Figure 4: Numerical values of obtained for a disorder realization with scatterers and , with . The susceptibility eigenvalues are truncated to those with sufficiently small real parts (solid circles), then the eigenvalue with smallest (indicated by an arrow) determines the laser threshold.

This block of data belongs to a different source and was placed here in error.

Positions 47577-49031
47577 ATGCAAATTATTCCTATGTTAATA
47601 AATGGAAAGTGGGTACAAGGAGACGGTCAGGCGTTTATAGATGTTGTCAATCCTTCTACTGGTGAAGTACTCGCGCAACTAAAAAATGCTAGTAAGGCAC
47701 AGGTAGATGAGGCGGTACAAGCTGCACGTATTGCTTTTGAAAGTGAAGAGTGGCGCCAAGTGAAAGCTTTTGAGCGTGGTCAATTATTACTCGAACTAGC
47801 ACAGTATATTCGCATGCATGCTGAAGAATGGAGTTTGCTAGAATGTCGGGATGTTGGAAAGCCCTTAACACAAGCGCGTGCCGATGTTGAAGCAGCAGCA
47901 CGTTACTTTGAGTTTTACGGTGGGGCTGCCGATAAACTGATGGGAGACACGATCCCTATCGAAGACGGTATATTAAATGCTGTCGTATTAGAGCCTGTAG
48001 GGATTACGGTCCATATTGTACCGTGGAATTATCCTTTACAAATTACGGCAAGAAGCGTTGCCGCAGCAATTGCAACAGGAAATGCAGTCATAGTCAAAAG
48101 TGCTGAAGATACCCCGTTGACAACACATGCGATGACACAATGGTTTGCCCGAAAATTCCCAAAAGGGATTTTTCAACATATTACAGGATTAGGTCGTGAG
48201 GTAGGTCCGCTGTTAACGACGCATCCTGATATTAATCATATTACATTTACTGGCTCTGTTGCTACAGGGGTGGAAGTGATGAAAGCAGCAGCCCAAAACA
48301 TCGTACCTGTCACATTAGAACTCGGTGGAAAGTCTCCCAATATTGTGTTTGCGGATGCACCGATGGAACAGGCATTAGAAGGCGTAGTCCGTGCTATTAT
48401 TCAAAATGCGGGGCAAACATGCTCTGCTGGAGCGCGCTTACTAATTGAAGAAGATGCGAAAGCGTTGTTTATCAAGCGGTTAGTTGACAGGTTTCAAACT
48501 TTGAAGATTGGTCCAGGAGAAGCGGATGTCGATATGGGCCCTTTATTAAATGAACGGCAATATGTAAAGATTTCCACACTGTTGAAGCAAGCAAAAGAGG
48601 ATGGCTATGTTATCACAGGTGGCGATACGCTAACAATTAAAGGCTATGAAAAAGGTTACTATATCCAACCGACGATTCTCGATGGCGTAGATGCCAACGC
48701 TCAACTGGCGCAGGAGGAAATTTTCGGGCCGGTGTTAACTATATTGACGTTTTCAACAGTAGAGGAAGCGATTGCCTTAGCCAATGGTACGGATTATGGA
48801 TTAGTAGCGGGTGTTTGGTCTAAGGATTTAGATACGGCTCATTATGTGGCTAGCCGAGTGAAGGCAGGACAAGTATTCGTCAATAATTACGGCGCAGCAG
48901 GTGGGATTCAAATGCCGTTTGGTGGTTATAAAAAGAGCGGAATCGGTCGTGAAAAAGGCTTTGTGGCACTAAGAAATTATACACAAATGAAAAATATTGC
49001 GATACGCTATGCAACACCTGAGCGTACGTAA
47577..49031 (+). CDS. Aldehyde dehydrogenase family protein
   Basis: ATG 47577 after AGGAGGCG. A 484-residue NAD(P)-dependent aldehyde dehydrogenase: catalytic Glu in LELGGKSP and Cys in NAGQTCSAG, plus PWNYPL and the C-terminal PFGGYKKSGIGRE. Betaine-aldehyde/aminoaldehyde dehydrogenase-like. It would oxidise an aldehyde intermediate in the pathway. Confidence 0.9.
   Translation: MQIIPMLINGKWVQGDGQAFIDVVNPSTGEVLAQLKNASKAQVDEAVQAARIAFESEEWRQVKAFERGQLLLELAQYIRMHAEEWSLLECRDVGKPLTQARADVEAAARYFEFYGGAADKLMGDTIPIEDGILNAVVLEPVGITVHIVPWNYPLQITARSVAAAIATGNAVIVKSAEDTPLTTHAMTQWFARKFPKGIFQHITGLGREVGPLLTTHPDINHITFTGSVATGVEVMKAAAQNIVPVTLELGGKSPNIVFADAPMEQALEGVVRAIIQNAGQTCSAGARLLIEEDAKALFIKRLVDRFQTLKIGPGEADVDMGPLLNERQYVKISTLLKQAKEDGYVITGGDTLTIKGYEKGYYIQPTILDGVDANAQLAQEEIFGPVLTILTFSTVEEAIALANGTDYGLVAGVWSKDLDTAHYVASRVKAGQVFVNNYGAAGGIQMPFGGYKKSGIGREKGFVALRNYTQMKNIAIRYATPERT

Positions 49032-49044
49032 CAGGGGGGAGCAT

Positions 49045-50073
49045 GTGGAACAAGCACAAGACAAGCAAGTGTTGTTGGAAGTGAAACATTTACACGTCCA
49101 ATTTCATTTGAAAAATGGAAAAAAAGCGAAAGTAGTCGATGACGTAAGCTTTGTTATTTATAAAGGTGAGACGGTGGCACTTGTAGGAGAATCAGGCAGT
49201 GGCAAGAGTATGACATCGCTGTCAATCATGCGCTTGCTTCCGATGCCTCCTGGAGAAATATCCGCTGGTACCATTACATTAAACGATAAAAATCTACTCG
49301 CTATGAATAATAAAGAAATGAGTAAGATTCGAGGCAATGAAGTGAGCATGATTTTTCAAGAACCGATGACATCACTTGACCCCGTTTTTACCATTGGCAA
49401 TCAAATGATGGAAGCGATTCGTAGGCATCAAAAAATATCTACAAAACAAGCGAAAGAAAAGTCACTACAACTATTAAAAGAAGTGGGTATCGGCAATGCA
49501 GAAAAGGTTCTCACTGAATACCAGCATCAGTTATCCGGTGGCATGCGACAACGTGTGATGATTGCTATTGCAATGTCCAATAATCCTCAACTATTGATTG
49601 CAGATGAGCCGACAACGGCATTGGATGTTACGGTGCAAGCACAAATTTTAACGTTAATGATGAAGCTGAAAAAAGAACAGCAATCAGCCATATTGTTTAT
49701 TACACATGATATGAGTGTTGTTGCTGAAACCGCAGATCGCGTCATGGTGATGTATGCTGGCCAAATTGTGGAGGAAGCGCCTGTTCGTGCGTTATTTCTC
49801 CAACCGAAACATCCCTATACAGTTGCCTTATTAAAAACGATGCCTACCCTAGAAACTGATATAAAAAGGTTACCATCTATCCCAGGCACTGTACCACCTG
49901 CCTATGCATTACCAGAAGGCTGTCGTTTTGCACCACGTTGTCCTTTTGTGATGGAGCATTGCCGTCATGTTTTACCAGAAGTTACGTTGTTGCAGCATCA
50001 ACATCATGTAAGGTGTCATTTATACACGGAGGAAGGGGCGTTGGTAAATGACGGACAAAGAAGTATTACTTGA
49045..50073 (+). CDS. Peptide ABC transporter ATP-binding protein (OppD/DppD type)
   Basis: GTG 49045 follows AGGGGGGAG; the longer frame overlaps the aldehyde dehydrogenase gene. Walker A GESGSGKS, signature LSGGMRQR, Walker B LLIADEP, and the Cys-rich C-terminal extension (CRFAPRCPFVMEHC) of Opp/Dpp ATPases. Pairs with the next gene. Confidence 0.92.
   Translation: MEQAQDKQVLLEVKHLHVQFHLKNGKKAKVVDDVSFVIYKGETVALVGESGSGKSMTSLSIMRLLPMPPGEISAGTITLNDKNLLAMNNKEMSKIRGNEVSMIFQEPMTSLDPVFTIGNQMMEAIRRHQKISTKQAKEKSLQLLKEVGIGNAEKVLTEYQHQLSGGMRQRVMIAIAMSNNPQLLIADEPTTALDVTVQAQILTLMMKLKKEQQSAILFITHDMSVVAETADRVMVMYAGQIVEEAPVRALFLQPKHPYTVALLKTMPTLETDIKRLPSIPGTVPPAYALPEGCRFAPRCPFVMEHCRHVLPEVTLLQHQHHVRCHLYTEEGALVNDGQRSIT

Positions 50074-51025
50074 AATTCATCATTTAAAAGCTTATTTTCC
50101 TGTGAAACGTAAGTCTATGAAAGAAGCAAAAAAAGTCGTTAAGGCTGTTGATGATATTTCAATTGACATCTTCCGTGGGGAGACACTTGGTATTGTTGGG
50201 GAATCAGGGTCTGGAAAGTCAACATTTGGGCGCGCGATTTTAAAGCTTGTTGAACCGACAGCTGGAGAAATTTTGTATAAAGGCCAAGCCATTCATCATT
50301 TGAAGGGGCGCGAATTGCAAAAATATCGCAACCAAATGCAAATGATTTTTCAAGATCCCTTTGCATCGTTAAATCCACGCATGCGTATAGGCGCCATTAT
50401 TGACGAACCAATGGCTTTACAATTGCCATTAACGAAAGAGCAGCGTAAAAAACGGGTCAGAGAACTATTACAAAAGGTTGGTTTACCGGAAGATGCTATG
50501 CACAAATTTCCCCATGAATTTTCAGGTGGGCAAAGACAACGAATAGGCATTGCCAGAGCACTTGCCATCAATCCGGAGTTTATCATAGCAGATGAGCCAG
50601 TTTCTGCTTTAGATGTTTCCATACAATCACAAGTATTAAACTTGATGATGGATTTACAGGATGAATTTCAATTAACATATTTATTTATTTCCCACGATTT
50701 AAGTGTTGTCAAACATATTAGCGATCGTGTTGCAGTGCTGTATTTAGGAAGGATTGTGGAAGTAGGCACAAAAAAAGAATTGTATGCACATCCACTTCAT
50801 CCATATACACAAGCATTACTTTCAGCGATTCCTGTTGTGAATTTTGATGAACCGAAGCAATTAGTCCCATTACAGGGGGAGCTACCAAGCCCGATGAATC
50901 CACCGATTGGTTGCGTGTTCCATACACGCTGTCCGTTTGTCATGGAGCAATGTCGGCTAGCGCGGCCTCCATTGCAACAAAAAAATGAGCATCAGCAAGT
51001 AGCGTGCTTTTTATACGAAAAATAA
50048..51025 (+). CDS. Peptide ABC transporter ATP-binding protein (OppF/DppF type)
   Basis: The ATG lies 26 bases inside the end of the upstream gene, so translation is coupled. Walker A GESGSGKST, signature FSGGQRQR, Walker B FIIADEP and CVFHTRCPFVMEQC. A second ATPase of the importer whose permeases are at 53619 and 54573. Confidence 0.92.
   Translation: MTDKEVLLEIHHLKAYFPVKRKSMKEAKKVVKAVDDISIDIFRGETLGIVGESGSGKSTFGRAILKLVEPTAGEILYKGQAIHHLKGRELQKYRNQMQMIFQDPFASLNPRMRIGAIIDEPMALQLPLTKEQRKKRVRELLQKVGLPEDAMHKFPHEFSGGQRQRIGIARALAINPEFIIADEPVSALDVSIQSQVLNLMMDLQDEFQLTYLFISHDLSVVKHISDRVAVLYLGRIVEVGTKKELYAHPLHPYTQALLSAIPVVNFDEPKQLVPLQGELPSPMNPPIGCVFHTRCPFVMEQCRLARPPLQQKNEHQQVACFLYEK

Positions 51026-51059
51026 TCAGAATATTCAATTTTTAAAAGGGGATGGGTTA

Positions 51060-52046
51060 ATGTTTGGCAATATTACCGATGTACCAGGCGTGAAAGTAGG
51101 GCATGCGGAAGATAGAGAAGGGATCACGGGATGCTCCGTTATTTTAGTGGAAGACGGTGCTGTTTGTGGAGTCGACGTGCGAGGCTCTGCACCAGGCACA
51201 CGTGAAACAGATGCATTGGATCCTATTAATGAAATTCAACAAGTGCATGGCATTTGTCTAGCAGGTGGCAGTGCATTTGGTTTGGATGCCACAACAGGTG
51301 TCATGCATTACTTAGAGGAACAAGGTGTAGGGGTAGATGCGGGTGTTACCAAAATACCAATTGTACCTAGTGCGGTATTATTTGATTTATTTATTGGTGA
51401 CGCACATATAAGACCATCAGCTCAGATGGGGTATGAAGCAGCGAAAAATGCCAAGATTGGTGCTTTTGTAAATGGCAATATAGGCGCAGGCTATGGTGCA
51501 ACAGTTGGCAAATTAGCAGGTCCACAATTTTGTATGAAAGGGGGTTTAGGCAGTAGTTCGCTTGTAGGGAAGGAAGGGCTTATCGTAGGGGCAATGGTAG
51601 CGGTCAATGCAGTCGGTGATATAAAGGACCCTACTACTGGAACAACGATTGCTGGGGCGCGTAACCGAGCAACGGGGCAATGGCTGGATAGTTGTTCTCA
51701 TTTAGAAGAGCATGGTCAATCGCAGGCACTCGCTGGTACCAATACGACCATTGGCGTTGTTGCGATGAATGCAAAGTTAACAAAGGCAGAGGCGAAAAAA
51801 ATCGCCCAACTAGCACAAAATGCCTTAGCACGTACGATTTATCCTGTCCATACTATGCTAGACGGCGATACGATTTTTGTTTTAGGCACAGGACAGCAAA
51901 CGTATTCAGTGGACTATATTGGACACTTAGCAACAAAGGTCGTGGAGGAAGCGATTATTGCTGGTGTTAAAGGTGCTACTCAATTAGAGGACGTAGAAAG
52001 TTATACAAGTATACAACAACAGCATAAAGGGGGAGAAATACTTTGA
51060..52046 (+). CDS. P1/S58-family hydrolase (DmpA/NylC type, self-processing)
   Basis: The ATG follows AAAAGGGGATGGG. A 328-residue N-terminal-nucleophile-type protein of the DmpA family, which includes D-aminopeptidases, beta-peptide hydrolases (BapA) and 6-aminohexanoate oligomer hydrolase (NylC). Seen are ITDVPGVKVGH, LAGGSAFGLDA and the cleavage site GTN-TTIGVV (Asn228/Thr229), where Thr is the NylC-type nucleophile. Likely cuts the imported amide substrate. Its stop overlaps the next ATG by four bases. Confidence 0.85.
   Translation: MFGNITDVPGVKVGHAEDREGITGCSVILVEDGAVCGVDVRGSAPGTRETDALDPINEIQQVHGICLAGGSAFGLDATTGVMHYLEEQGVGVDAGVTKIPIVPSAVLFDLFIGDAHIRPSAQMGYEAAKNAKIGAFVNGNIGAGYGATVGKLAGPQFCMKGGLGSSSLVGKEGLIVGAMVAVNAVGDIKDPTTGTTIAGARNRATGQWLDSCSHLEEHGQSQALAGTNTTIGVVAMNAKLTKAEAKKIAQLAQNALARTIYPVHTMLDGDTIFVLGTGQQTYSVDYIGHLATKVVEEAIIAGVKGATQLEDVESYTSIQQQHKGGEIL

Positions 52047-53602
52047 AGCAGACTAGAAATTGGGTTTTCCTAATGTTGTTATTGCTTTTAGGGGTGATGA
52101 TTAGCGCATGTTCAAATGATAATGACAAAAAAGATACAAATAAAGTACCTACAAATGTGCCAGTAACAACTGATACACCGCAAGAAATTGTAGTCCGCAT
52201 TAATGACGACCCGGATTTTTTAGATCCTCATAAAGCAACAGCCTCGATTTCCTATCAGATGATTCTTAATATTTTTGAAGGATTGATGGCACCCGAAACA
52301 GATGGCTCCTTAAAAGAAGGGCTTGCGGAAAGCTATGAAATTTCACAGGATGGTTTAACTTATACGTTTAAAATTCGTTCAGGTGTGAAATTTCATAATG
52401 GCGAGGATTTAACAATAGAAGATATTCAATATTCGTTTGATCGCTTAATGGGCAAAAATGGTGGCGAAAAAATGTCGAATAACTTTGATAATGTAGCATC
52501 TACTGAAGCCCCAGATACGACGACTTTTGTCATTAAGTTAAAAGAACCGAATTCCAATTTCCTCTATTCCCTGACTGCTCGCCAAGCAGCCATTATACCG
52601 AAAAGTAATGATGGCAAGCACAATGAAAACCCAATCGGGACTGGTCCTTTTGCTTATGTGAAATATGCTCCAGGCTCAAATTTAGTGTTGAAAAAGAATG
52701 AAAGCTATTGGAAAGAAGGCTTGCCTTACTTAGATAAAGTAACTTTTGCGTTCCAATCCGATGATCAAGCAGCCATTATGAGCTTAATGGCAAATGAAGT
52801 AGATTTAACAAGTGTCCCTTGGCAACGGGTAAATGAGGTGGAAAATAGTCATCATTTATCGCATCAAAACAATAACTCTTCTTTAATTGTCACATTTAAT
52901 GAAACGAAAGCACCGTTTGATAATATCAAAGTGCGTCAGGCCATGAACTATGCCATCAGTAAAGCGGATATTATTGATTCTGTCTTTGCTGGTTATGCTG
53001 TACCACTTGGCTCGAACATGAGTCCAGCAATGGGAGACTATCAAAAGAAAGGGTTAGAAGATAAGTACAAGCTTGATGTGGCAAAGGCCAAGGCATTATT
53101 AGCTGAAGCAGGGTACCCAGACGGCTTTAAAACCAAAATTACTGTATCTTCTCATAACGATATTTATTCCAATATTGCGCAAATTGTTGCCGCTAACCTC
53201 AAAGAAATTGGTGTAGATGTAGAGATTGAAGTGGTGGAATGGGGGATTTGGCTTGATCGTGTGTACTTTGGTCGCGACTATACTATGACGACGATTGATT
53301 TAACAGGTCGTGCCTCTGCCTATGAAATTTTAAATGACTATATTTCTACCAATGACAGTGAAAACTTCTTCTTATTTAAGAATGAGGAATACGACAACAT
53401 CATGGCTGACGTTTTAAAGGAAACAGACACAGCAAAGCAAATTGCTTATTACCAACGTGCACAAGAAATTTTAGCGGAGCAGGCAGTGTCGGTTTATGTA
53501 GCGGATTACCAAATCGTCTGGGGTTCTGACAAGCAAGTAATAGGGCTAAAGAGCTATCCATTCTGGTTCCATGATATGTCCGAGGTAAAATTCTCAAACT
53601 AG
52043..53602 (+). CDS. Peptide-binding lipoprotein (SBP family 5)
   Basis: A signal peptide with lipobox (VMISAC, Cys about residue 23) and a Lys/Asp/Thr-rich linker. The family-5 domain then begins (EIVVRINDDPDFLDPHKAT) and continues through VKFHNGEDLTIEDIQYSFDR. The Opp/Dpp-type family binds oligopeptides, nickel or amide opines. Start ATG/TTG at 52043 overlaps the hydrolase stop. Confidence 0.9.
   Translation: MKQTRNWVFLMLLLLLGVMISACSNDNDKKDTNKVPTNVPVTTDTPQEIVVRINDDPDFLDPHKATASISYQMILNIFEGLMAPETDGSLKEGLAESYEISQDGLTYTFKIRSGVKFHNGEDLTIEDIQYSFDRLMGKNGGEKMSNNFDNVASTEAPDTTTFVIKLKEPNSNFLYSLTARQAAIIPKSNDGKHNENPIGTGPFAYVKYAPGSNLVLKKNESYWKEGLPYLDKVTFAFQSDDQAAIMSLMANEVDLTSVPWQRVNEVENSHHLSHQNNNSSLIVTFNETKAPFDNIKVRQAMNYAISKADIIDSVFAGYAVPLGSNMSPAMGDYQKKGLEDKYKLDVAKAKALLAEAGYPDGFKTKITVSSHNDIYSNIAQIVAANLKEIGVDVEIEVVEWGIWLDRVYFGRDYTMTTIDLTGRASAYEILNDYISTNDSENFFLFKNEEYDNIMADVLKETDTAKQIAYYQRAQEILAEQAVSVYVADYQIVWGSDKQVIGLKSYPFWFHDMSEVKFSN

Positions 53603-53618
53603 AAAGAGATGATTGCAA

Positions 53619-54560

Fig. 4 shows the computed values of for a typical disorder realization. The eigenvalues with very large are not the lasing modes we are interested in; those are modes confined because of a large real uniform background susceptibility , rather than random scattering. We filter out these solutions by truncating the eigenvalues to those with sufficiently small real parts (specifically, ). These remaining eigenvalues form a random distribution in , i.e., the amplification provided by the gain medium. Their residual small but non-zero correspond to the index shifts necessary to make each mode lase at frequency . Varying moves these eigenvalues mostly sideways in the complex plane, without much change in . As described in Section IV, we then pick the smallest eigenvalue with the smallest value of , which determines the gain length . Shifts in the real part of due to the gain may be relevant for the study of individual laser thresholds, but are neglected here as they do not influence the overall statistics of laser threshold we are interested in.